# Functional relationship between two quantities

Let $$\mu \in \mathbb R^n$$ and let $$\Sigma$$ be a positive-definite matrix of order $$n \ge 2$$. Fix $$t \ge 0$$ and define $$\alpha(\mu,\Sigma,t) > 0$$ by

$$\alpha(\mu,\Sigma,t) := \sup_{\|w\| = 1}\frac{1}{\|w\|_\Sigma}\varphi\left(\frac{w^\top \mu - t}{\|w\|_\Sigma}\right),$$

where $$\|w\|_\Sigma := \sqrt{w^\top \Sigma w}$$ and $$\varphi$$ is the Gaussian pdf. Also define $$\beta(\mu,\Sigma,t) \ge 0$$ by $$\beta(\mu,\Sigma,t) := \inf_{\|z\| \le t}\|z-\mu\|_{\Sigma^{-1}}.$$

Question. Is there any functional relationship between $$\alpha(\mu,\Sigma,t)$$ and $$\beta(\mu,\Sigma,t)$$ ?

## Example: isotropic case

Suppose $$\Sigma = I_n$$, the identity matrix. Then

$$\alpha(\mu,\Sigma,t) = \varphi(r_\star)$$, where $$\begin{split} -r_\star := \inf_{\|w\| = 1}|w^\top \mu - t| &= \inf_{\|w\| = 1}\sup_{s \in \{\pm 1\}}s(w^\top \mu-t) = \sup_{s \in \{\pm 1\}}-st+\inf_{\|w\| = 1}sw^\top \mu\\ & = \sup_{s \in \{\pm 1\}}-st-\|\mu\|=t-\|\mu\|, \end{split}$$ if $$\|\mu\| \ge t$$, and $$r_\star = 0$$ otherwise. That is, $$r_\star = (\|\mu\|-t)_+$$.

On the other hand, one computes $$\begin{split} \inf_{\|z\| \le 1}\|z-\mu\| &= \begin{cases} 0,&\mbox{ if }\|\mu\| \le t,\\ \|t\mu/\|\mu\|-\mu\| = |t-\mu| = \|\mu\|-t,&\mbox{ else} \end{cases}\\ &=(\|\mu\|-t)_+ = r_\star. \end{split}$$

We conclude

$$\alpha(\mu,I_n,t) = \varphi(\beta(\mu,I_n,t))$$.

• What is $z$ in the definition of $\beta$? Also, what do you mean by a "functional relationship"? That one of them is a function of the other? May 16, 2022 at 13:21
• @IosifPinelis Typo, fixed. Yes that's what I meant by functional relationship. I've also included a worked example when $\Sigma=I_n$. Also, I posted the question here by mistake (as this is not really research-level math); I thought I was posting on SE. Please let me know if I should move this to SE. May 16, 2022 at 13:30
• Even your own calculation for $\Sigma=I$ shows that there is no functional relationship or, you may say, only a restricted functional relationship. But then you need to somehow qualify your general question. May 16, 2022 at 14:36
• @IosifPinelis Maybe I'm missing something in your comment, but my worked example actually shows that $\alpha = \varphi(\beta)$ in the special case when $\Sigma=I_n$. This is an explicit functional relationship. May 16, 2022 at 14:51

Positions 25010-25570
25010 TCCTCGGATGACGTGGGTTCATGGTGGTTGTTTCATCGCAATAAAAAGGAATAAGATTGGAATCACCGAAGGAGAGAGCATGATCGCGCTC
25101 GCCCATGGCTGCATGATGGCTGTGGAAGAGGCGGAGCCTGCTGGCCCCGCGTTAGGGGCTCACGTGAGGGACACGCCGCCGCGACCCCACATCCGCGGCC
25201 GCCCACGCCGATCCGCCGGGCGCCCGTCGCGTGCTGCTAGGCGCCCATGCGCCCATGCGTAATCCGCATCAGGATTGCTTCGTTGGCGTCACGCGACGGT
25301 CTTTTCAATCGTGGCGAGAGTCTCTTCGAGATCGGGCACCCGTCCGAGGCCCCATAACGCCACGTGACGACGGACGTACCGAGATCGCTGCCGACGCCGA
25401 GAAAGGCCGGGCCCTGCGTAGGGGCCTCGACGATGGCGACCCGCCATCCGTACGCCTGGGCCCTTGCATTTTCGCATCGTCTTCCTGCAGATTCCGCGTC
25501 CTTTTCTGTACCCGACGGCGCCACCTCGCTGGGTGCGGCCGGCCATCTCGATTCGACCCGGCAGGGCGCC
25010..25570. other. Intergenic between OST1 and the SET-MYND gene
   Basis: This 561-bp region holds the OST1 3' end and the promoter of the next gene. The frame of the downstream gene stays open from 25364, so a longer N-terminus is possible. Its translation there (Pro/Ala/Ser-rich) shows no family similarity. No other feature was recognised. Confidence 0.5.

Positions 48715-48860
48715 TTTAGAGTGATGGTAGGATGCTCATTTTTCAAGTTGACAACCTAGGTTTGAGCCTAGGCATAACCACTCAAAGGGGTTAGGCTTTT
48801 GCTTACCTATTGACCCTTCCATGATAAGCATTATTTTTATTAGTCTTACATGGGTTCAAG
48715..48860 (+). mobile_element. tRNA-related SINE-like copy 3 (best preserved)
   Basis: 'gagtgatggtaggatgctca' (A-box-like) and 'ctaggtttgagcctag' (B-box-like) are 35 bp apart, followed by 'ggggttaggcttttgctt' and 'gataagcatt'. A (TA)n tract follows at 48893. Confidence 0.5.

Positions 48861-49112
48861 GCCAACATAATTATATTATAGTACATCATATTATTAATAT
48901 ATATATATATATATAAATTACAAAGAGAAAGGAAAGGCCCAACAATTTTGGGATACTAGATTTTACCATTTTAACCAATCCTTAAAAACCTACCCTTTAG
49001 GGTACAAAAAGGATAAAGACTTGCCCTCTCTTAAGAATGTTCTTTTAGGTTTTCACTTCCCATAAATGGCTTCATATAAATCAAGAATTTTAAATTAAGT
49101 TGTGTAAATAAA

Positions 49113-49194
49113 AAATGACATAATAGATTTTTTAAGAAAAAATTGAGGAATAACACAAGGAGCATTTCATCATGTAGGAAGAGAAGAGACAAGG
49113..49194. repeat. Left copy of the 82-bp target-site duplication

In fact, even when $$\Sigma=I$$, we have $$I_1(t,\mu):=\inf_{\|w\|=1}|w^\top\mu-t|=(t-\|\mu\|)_+ \tag{1}\label{1}$$ (think of large $$t$$), whereas $$I_2(t,\mu):=\inf_{\|z\|\le t}\|z-\mu\|=(\|\mu\|-t)_+ \tag{2}\label{2}$$ (think of large $$\|\mu\|$$).

So, there is no functional relationship between your $$\alpha$$ and $$\beta$$.

Details:

Details on \eqref{1}: We have $$\{w^\top\mu\colon\|w\|=1\}=[-\|\mu\|,\|\mu\|]$$. So, $$I_1(t,\mu)$$ is the distance from $$t\ge0$$ to the interval $$[-\|\mu\|,\|\mu\|]$$. So, \eqref{1} follows.

Details on \eqref{2}: Clearly, $$\|z-\mu\|\ge0$$. Also, $$\|z\|\le t$$ implies $$\|z-\mu\|\ge\|\mu\|-\|z\|\ge\|\mu\|-t$$, so that $$\|z-\mu\|\ge(\|\mu\|-t)_+$$ and hence $$I_2(t,\mu)\ge(\|\mu\|-t)_+. \tag{3}\label{3}$$ If now $$\|\mu\|\le t$$, let $$z:=\mu$$. Then $$\|z\|\le t$$ and $$\|z-\mu\|=0=(\|\mu\|-t)_+$$, so that $$I_2(t,\mu)\le(\|\mu\|-t)_+$$. If $$\|\mu\|>t$$, let $$z:=t\mu/\|\mu\|$$. Then $$\|z\|=t\le t$$ and $$\|z-\mu\|=\|\mu\|-t=(\|\mu\|-t)_+$$, so that again $$I_2(t,\mu)\le(\|\mu\|-t)_+$$. So, in view of \eqref{3}, \eqref{2} follows.

Details on the absence of a functional relationship between $$\alpha$$ and $$\beta$$: If $$\|\mu_j\|=j$$ for $$j=1,2$$, then $$I_1(0,\mu_j)=0$$ but $$I_2(0,\mu_j)=j$$. So, $$I_2$$ is not a function of $$I_1$$.

If $$t_j=j$$ for $$j=1,2$$, then $$I_2(t_j,0)=0$$ but $$I_1(t_j,0)=j$$. So, $$I_1$$ is not a function of $$I_2$$.

So, there is no functional relationship between $$I_1$$ and $$I_2$$. Since $$\alpha$$ and $$\beta$$ are functions of $$I_1$$ and $$I_2$$, respectively, we conclude that there is no functional relationship between $$\alpha$$ and $$\beta$$.

• Indeed, there was an error in my calculations. Thanks! May 16, 2022 at 16:20